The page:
Bank robbers, future tech and the importance of inclusive design

On Tuesday I spoke at the excellent Beyond Tellerrand conference in Munich, Germany. I spoke about being lucky in 2018, bank robbers, the future of tech and the importance of inclusive design.

My talk was called 'From AI to robots, from apps to wearables - let's design for everyone, ok?' It covered a broad range of technology and how important it is to ensure that the tech of tomorrow is inclusive. If we get the design right it can be used by everyone, regardless of disability, impairment or environment.

The organisers have been swift in getting the video up online and I'd love for you to watch it.

From AI to robots, from apps to wearables – let’s design for everyone, OK? - Robin Christopherson - btconfMUC2018 from beyond tellerrand on Vimeo.

Bank robbers and lemonade

So where do luck and bank robbers fit in? Well you’ll just have to watch it for the full story (hot tip - it's right at the beginning) but one significant message I'd like people to take away is that, in large part, we make our own luck. Whether it’s being caught in the crossfire in a bank robbery, or something as every day (but still exasperating) as dropping your phone, how we choose to view that event can make all the difference to our day, our week, our lives.

When it comes to people with disabilities, you’ll find that they are often the most grateful and positive people you’d be lucky to meet. When life serves you lemons, often the best approach is to make lemonade.

Embrace inclusive design and give people a fighting chance to have a truly lucky 2018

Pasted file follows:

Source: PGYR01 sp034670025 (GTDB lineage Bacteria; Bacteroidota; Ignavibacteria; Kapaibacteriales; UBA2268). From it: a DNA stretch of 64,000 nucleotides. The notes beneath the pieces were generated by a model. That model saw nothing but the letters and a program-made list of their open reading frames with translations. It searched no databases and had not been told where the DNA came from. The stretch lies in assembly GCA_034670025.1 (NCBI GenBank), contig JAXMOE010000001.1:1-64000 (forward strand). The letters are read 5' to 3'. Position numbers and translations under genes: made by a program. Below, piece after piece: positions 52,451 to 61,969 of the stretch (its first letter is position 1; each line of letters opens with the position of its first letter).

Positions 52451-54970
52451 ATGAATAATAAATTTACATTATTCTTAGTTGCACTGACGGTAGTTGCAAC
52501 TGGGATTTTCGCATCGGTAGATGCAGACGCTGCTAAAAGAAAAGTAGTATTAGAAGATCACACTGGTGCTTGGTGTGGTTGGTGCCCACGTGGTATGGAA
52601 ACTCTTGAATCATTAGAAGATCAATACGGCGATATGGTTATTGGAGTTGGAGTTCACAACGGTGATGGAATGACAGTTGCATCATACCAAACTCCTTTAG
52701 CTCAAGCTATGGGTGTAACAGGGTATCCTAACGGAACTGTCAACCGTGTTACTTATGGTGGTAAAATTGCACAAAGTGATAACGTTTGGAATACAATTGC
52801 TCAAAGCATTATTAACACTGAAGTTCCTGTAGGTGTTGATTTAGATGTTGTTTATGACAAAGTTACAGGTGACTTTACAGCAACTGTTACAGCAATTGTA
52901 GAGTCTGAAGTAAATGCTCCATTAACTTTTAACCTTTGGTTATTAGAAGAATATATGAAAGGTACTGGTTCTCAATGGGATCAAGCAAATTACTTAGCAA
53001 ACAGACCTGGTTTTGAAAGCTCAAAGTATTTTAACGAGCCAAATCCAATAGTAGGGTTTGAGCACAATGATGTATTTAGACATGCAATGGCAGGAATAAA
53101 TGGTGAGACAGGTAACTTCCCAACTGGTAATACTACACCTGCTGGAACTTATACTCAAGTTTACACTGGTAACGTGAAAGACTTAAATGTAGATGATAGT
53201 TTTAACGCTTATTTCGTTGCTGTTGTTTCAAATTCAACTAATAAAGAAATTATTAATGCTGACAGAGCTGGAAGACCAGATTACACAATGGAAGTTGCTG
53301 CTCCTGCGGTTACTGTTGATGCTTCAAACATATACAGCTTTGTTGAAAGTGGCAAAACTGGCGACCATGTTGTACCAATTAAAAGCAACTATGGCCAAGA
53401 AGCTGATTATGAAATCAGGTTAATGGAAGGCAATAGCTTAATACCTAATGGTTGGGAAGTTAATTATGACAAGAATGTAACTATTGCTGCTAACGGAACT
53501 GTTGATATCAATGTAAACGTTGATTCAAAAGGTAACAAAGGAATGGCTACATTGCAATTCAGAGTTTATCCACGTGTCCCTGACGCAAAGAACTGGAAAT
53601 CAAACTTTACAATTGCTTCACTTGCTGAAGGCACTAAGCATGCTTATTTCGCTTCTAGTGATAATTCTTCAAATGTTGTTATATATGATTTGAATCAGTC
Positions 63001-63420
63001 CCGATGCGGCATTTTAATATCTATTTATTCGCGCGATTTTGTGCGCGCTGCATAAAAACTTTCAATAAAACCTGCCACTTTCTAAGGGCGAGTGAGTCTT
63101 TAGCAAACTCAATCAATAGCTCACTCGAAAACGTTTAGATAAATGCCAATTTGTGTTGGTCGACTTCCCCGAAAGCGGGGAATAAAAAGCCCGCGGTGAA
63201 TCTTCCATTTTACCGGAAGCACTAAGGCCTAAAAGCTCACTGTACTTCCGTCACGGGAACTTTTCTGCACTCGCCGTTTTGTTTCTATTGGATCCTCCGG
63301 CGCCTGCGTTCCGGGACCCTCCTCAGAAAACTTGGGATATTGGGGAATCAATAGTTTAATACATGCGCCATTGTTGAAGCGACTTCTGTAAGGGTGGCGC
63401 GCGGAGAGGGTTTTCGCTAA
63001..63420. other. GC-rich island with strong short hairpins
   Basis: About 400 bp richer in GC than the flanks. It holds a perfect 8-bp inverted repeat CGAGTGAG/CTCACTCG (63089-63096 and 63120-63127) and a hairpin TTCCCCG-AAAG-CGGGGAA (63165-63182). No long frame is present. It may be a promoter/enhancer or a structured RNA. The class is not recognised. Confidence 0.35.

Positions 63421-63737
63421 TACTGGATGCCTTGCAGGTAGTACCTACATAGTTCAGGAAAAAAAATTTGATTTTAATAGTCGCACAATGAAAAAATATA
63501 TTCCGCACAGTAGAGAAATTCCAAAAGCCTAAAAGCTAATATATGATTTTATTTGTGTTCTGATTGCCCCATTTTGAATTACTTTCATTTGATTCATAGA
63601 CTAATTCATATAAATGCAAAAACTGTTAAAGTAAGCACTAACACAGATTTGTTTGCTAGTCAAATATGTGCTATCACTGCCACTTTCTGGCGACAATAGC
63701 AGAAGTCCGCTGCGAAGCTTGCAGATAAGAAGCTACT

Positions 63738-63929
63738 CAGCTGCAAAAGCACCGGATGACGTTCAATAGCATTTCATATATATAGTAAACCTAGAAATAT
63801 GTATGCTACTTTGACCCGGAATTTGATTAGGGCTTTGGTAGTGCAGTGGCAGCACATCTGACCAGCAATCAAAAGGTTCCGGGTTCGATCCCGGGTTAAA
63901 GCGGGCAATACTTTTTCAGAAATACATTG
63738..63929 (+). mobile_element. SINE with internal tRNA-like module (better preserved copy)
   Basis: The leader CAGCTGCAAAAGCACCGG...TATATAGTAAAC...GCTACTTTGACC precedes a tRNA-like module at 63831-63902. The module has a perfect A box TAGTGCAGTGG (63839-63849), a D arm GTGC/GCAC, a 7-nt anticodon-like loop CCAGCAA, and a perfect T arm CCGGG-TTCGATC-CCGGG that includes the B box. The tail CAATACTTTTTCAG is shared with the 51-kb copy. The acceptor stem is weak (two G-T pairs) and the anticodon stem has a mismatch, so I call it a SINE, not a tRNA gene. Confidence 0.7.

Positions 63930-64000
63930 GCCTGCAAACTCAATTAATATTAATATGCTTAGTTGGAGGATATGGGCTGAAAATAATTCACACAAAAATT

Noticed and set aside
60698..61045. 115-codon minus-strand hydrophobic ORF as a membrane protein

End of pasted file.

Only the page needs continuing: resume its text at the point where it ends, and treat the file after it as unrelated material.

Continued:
One word that used to be used for describing people with a disability was ‘handicapped’. I actually quite like this term. The better the racehorse, the bigger the handicap (additional weight added to slow them down and level the field) and the better the golfer, the greater the number of shots added to his or her score at the start of a round.

sticks of celery

The thing is that no matter how good a golfer you are, if instead of your set of golf clubs you’re given a stick of celery instead, then even Tiger Woods wouldn’t make it past the first hole. There are some handicaps you just can’t get over however positive your outlook is.

The same is true of inaccessible design.

If you have a disability and a website, app or piece of software that you need to use for work, education or pleasure is not inclusive, then you’re stuck. You’re out of luck. Some things are out of our control.

If, however, you’re a designer or developer working on websites, apps or even robots or AI, then it’s completely within your power to make them inclusive and to help build a future for everyone.

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